Decentralization in many countries has given subnational governments certain spending responsibilities, revenue-raising authority, and the capacity to incur debt. Furthermore, rapid urbanization in developing countries is requiring large-scale infrastructure financing to help absorb influxes of rural populations. Not surprisingly, the subnational debt market in some developing countries has been going through a notable transformation. Private capital is emerging to play an important role and subnational bonds increasingly competing with traditional bank loans.
With debt, of course, comes the risk of subnational insolvency. There is -- as it is the case of any government -- the potential mismatch between the time horizon of public officials in pursuit of short-run political goals, and citizens' life spans. Multilevel governments are susceptible to two other sources of risks of over-indebtedness. Subnational governments may be tempted to abuse any perceived window through which they can share risks and costs with the other members of the federation. Likewise, creditors may overlook rising risks if they can fall back on some sort of national bail-out.
Subnational insolvency is not new. It has occurred in both advanced and developing countries. As a consequence, growing attention has been dedicated to frameworks to restructure subnational debt, when necessary, as well as to undertake legal, regulatory, and institutional reforms aiming at sustaining subnational debt finance in the long run. In a recently launched book -- Until Debt Do Us Part: Subnational Debt, Insolvency, and Markets -- we edited a vast array of analyses of past experiences in Brazil, China, India, Mexico, Colombia, France, Hungary, United States, The Philippines, Russia, and South Africa. They cover not only a diverse range of debt restructuring cases, but also frameworks built to deal with insolvency, and of reforms undertaken to enhance subnational debt market development.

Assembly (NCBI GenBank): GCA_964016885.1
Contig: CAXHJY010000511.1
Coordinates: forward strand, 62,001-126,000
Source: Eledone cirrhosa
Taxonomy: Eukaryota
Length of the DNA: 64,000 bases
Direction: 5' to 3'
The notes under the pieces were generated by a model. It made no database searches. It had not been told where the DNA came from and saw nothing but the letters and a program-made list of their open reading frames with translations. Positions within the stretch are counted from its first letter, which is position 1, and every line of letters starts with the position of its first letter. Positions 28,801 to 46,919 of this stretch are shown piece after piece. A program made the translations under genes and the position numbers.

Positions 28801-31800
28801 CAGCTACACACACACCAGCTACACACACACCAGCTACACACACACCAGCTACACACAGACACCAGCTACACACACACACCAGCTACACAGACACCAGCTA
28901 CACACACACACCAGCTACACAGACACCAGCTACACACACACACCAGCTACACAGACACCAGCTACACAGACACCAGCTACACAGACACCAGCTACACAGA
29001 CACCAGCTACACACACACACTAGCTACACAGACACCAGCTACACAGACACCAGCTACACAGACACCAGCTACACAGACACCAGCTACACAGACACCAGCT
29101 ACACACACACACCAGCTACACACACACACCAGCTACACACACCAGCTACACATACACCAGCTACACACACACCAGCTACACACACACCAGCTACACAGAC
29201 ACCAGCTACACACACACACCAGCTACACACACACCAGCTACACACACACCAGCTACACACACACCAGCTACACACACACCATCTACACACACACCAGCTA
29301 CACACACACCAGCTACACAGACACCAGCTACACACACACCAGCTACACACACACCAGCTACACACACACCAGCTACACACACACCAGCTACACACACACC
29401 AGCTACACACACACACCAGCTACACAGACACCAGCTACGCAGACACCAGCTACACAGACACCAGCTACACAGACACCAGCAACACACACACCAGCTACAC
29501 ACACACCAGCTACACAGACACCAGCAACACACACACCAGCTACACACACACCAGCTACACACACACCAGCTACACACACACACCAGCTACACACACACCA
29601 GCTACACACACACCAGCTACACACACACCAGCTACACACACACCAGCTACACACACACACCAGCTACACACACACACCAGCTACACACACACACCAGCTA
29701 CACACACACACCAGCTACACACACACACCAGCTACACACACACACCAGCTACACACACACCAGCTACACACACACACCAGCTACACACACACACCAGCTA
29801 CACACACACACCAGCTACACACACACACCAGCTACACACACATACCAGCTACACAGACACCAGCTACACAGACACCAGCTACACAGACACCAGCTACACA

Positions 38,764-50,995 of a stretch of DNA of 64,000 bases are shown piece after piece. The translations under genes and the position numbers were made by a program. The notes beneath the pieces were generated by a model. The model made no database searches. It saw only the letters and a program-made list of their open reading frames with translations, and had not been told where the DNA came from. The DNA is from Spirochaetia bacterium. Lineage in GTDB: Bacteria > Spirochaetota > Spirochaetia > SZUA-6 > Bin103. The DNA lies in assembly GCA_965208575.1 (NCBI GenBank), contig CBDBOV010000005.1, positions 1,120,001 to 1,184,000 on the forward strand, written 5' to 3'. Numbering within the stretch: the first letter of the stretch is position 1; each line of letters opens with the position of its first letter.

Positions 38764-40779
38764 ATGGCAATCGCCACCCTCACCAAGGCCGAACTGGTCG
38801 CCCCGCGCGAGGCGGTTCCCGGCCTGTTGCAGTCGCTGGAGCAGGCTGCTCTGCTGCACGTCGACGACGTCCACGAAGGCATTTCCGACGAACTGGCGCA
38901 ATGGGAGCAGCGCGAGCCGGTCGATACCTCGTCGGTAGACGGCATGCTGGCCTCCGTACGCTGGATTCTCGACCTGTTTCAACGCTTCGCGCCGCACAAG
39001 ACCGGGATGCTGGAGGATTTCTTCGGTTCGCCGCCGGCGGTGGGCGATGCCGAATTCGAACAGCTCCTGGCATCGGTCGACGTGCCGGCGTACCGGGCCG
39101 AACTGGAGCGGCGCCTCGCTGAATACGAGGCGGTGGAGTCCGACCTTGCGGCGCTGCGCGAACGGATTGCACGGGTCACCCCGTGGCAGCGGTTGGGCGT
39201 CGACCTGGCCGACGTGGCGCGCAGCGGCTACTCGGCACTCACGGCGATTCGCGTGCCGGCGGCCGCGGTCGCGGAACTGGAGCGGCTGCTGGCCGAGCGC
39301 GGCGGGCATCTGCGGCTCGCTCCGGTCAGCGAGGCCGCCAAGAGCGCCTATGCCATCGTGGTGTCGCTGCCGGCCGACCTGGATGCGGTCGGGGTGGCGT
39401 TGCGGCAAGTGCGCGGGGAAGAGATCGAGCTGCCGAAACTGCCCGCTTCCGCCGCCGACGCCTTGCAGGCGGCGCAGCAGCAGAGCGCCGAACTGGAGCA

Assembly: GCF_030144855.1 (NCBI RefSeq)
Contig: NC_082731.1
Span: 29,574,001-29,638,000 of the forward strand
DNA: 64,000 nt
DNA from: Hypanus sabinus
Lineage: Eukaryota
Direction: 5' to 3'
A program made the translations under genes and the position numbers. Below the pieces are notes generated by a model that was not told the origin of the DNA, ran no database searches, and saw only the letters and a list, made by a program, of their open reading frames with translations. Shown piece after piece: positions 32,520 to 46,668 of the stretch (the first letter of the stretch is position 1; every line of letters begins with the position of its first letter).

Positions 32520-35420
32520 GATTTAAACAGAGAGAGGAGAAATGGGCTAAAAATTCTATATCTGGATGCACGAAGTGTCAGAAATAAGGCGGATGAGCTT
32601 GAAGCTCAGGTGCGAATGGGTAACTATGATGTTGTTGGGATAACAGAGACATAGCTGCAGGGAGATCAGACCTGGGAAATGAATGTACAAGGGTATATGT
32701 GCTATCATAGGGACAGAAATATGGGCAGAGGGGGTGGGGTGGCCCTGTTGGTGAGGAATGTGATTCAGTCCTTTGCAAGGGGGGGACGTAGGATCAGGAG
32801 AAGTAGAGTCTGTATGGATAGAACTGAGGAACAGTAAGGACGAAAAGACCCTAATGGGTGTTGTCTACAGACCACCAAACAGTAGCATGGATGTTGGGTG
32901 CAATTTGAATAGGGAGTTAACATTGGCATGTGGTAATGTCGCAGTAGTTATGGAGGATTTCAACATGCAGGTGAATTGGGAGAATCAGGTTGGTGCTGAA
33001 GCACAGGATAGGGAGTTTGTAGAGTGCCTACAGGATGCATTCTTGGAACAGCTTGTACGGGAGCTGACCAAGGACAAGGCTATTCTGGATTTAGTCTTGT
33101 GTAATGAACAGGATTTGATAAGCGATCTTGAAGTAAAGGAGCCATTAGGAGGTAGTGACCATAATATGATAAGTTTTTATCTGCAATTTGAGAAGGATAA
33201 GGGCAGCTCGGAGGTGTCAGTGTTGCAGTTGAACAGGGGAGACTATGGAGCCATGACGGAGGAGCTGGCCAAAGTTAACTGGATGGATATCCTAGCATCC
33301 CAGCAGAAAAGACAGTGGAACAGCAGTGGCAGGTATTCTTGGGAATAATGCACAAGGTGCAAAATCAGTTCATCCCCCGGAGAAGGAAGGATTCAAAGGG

How to balance the tension between the contractual rights of creditors, and the need to maintain public services in the event of subnational insolvency? Who has the authority over what, that is to say, how to define the respective role of different levels and branches of government in resolving insolvency? How to develop a collective framework for debt resolution that has clarity of rules and collective enforcement? Should a judicial or an administrative approach -- or a hybrid -- be adopted? The country cases exhibit a variety of responses to those questions, reflecting country-specific historic, constitutional and economic contexts, and entry points for reform.
Four broad lessons emerge from the study. First, debt and deficits arise from joint decisions of borrowers and creditors. Without lenders, there is no borrowing or debt, so their constraints and incentives deserve attention equivalent to the one laid on subnational governments.
Second, relying only on ex-ante constraints to over-indebtedness, without ex-post consequences to reckless behavior, gives irresponsible borrowers and lenders an incentive to get around the ex-ante rules and execute transactions that may later get bailed out.
Third, it is worth closely tying borrowing decisions to revenue decisions as a feature of good institutional design. Debt issuance that is tied to tax increases or dedicated revenue sources is much more likely to be repaid.
Finally, rule-based systems in which higher-level government treats all lower-level governments according to the same rules are crucial. Ad hoc or discretionary action is likely to be plagued with reckless behavior, both on creditor and debtor sides.
The rising weight of subnational finance has become a clear structural trend. Like any marriage thought to be indissoluble, multilevel governments should define rules of the game so as to avoid debt-originated sources of dangerous strain.
(This piece was co-authored with Lili Liu, a Lead Economist at the Poverty Reduction and Economic Management Network of the World Bank.)
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